I watched these video clips and reacted like my younger cousin at dinner. OH. MY. GOD. Did she just go full-Sanchez on the Jews?
Because I work in human resources, I know the implications of McAllister’s words. Within days, the school district fired her—and with good reason, too. What she said was awful and offensive. Nobody wants a bigot on the payroll, especially one entrusted with the education of children.
Eric Meyer, a partner with the labor and employment group Dilworth Paxson, agrees. “Bigotry—in any form—has no place at work,” he says. “I would recommend firing any employee who makes bigoted comments at the workplace.”
Except that McAllister didn’t hate on the Jews at work. She made her comments outside of the office. That makes things a little trickier. Meyer adds: “In some states, employers are forbidden from taking action against employees based on their off-duty lawful conduct; however, in states where no off-duty-conduct laws apply, I would recommend terminating McAllister for both her comments and the complete lack of discretion she displayed by voicing her hate speech publicly.”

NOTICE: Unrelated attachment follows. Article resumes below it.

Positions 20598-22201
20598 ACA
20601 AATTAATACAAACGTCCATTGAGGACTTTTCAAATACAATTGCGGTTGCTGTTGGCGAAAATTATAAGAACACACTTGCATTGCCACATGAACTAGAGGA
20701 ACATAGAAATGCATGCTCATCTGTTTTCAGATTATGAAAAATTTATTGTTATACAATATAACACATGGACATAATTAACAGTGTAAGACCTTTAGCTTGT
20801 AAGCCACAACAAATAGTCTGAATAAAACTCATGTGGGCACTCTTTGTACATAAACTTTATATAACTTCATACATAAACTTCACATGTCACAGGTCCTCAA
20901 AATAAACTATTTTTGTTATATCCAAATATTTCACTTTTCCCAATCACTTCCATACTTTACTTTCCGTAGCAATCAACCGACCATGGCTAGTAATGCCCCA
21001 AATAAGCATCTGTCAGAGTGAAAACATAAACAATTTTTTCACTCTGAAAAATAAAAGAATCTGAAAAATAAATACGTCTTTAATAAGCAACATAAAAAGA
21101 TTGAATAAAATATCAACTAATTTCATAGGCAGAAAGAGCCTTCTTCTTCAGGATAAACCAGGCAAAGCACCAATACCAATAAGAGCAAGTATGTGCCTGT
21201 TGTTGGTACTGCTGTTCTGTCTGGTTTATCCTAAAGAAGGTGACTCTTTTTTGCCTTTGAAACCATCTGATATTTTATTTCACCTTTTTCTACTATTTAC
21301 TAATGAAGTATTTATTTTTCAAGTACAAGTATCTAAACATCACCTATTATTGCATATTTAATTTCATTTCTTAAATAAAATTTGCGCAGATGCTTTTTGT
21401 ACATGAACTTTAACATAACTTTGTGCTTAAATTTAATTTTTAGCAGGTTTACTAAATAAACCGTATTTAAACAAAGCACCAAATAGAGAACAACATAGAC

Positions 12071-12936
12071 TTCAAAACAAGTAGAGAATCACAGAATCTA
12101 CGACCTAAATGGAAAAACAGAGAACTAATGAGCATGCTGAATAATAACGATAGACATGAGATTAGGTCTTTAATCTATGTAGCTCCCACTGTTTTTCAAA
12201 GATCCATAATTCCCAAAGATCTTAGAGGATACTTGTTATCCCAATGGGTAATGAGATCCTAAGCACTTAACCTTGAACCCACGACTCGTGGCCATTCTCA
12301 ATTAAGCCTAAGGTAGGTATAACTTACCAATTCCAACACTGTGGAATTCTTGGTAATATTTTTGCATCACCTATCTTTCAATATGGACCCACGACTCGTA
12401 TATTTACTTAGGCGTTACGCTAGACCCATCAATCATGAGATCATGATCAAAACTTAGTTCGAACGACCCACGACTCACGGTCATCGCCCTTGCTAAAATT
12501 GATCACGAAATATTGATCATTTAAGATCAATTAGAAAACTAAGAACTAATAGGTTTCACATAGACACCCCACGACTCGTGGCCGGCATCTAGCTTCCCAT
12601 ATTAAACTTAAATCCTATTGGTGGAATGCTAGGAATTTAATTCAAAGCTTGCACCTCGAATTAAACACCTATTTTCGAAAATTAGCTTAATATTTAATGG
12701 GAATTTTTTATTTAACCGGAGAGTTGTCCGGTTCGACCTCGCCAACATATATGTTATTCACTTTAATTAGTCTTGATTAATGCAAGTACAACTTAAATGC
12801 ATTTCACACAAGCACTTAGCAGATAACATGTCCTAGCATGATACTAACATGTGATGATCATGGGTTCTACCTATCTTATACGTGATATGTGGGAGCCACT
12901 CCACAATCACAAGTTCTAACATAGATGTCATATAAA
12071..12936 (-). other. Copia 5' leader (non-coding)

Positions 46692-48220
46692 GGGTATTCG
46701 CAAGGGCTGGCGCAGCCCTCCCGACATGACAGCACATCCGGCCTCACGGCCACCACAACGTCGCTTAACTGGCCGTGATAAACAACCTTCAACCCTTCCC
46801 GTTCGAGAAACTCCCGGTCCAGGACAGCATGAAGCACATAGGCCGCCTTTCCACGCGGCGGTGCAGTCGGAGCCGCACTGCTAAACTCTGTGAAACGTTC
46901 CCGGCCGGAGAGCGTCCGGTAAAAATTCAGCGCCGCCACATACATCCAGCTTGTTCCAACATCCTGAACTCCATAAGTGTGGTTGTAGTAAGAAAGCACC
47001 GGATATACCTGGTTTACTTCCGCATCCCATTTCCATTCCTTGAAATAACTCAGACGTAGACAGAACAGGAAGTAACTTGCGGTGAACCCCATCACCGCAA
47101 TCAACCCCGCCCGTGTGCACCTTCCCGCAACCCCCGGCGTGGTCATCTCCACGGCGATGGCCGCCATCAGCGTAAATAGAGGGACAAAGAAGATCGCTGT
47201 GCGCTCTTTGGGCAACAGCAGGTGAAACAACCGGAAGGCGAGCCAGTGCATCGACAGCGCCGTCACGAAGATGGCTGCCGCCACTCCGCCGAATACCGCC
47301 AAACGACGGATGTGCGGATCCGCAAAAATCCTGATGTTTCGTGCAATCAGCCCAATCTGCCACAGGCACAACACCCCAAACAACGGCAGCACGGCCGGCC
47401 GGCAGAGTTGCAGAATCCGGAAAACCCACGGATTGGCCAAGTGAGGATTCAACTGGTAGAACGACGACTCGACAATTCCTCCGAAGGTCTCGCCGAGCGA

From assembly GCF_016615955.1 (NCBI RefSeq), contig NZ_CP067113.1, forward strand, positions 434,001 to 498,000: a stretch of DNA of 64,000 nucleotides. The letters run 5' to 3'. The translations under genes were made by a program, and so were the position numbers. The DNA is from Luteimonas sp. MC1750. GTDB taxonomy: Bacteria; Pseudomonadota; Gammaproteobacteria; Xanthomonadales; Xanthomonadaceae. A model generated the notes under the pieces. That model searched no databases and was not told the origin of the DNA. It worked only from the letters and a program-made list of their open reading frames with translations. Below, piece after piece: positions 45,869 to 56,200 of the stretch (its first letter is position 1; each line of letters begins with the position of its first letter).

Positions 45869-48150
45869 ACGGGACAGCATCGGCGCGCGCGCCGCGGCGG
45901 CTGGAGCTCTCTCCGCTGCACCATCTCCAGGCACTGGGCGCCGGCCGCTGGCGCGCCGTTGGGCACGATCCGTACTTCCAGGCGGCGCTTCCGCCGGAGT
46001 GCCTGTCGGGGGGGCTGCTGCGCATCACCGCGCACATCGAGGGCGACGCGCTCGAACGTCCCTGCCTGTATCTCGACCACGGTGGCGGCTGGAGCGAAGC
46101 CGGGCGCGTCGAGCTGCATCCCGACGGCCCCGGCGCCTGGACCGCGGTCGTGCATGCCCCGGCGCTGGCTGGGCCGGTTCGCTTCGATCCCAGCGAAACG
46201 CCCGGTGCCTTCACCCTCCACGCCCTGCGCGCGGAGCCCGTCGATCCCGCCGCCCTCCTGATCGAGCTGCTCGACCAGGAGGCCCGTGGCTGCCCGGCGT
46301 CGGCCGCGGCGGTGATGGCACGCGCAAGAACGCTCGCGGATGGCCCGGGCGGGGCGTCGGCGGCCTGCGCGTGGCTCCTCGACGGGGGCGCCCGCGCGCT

Although corporate boards and PR firms like to tell us otherwise, it’s pretty easy to fire someone in most of America, thanks to at-will-employment laws. Still, I wonder what role employers should actually have in policing speech and creating an inclusive environment that extends beyond the walls of the office. Most of us believe in a zero-tolerance approach to bullying, hate speech, and cat posters in cubicles. But when an otherwise-effective employee violates those rules away from the workplace, our HR policies feel harder to enforce.
Joe Gerstandt, a diversity-and-inclusion speaker and facilitator, believes that the school district had a right to dismiss McAllister but wonders whether the incident will teach anyone worthwhile lessons. “What we really need is a follow-up conversation,” he suggests. “We think that diversity and inclusion is simply a matter of whether you are a good person or a bad person, but it is far more complex than that. All we seem to be able to do consistently do is fire people who demonstrate that they are bad. This does not really get at the underlying stuff, which is not about good people or bad people but about understanding human nature and social dynamics.”